Dave gets on the blower to the always delightful Sam Irvin for the scoop on his deliriously droll debut.
“I was just on such a high. I don’t know where I found the confidence, but I did. I think it was partly because Larry was putting so much faith in me, so I didn’t want to let him down – especially on a film with Rod Steiger in the lead role.”
The film business was always going to remain central to Sam Irvin, no matter which direction he headed. And in the wake of a life-changing apprenticeship as a production assistant on Brian De Palma’s The Fury (1978) and Dressed to Kill (1980), his Hitchockian short Double Negative (1985) attracted a deserved degree of festival buzz. However, it was his long-standing connection to industry player Larry Estes that led to his feature-length debut falling into place.
“I met Larry when I was at the University of Carolina,” explains Irvin. “I was head of the film committee, and we ran a retro movie theatre on campus. Back in those days it was 16mm and there were companies like Films Incorporated that were in the game of simply licensing the movies as they had deals with a lot of the major studios. They had a branch office in Atlanta, Georgia which was just a few hours’ drive from the campus, and the guy who I dealt with there was called Larry Estes who booked all the films. I ended up working out a year-round deal with him to get some good rates as we were ordering so many films from him and we were his biggest clients. We became great friends as he was a huge film buff, and we liked so many of the same movies. One of our favourite films was Roman Polanski’s The Fearless Vampire Killers (1967), and he made it a personal mission to get the rights to the European ‘Dance of the Vampires’ version, which was longer. In fact, we gave this cut its American debut at the UoSC in 1975.“
“Flash forward to the late ’80s and early ’90s, and Larry was based in Los Angeles and he was head of Columbia TriStar Home Video. Larry really was a legend. He would read scripts and greenlight them, which led to him being named in Premiere Magazine’s top one-hundred powerful people in Hollywood list for years. He was a real mover and shaker. Now, because I had remained in touch with him and kept him updated with the work I did alongside De Palma, I got a call from him and Paul Colichman who ran a company called IRS Media, and they asked me to come out to L.A. to potentially direct Guilty as Charged. Larry had shown Paul my short film and had told him that if he fancied a dark, comedic thriller then Sam is your guy!”
An outrageously enjoyable combination of comedy and crime and convivial caper, GUILTY AS CHARGED (1991) is certainly a perfect fit for Irvin and his brand of clever humour. Written by Charles Gale, the plot concerns Ben Kallin (Rod Steiger): the successful owner of a meat processing plant who, beneath his jovial façade, is really a cut-throat vigilante who’s constructed his own version of death row in the bowels of his factory, replete with a homemade electric chair. Parole officer Kimberley (Heather Graham) is the first person to notice the glut of missing ex-cons caused by Kallin’s crusade – and as she probes further, she uncovers a wider conspiracy that may well justify this one-man lynch mob…
“It was absolutely everything that I dreamed of,” gushes Irvin. “I used all the little things that I had learned from Brian De Palma. I studied Hitchcock in film school, and it’s ALL about the groundwork so you just go through the motions when the shoot comes about, and that’s exactly what I did. I planned every shot, and we built all the sets – which was great. I just had it made to order. It was so freeing and fantastic. I don’t always get that luxury. This was a dream come true and I was able to go wild with my influences. German expressionism and James Whale – I loaded it up with all those influences that would put a smile on my face. I was given unbelievable free reign to do whatever I wanted to do. We were constantly coming up with fun ideas. We needed a car for him, so we’d be like “Hmm, what can we get. How about an Electra?” [laughs]. “What street would they be on? Franklin and Edison? Let’s create a sign!” [laughs]. EVERY opportunity that came up, we’d highlight the electricity aspect, but it was just a friggin’ blast.”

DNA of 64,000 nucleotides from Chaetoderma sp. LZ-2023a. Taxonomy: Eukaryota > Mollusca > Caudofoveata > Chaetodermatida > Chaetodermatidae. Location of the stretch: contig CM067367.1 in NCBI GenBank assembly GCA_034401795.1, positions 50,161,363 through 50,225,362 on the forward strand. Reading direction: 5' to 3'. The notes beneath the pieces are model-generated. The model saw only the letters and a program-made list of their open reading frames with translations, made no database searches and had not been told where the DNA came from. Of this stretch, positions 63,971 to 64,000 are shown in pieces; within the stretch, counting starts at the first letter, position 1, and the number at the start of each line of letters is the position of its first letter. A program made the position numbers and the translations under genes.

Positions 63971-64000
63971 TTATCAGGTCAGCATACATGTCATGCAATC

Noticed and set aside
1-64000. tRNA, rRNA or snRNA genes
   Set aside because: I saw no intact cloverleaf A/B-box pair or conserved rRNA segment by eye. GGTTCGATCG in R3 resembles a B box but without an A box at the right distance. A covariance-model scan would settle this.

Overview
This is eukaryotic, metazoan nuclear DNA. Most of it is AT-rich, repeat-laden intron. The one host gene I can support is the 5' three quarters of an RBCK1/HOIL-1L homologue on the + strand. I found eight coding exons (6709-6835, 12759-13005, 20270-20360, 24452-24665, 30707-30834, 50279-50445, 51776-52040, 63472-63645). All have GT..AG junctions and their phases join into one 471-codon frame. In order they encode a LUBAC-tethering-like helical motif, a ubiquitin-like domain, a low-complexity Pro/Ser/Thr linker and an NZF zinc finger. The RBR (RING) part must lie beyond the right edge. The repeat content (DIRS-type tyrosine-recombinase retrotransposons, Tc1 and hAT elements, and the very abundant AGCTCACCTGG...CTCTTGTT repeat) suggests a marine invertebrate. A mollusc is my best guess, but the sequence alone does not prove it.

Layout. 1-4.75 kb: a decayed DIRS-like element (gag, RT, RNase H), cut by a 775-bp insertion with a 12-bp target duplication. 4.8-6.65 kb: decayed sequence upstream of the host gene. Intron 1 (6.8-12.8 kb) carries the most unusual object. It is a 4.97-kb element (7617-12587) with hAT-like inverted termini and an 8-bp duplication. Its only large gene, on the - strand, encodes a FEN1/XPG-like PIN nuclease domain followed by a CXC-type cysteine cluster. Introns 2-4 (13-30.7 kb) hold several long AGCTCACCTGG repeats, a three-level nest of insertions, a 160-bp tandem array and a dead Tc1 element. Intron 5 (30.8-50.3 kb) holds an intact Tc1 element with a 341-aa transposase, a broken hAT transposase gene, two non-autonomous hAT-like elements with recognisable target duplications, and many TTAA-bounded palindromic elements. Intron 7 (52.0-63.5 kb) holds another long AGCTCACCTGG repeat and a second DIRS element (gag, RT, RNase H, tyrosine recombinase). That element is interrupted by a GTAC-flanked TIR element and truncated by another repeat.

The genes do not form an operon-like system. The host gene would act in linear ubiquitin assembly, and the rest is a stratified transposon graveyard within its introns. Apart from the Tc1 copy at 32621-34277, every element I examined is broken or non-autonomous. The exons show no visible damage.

Irrespective of his preparation and professionalism, Irvin was still anxious about how a Hollywood heavyweight like Steiger would react to a first-time director. The grizzled Oscar winner had been on a lengthy run of B-pictures for a chunk of the ‘80s – despite this, he showed nothing but respect to the novice helmer.
“I was terrified on the first day!” confesses Irvin. “But as soon as Rod saw I was prepared, he relaxed a little, and he’d just say, “OK, kid, what have you got for me today?” He was helping build my confidence up, and it was just a dream way to do a debut feature film. Did you spot the in-joke too? We required several actors to get electrocuted, so we thought “Can we get Mitch Pileggi from Shocker (1989)?! Let’s see if he’d agree to come and get fried again!” – and he did!”
A dizzying mix of Paul Bartel’s Eating Raoul (1982) and Bill Lustig’s Vigilante (1982), Irvin’s film is an absolute hoot thanks in no small part to the vigour and vitality of the distractingly hirsute Steiger, who injects his character of Kallin with just the right amount of camp. True, it probably won’t make you roll on the floor with laughter, and nor will it pin you to the edge of your seat with tension, but there’s a lot to be gained by just marvelling at this charming romp’s endearing sense of theatricality.
And sometimes, that’s all you need.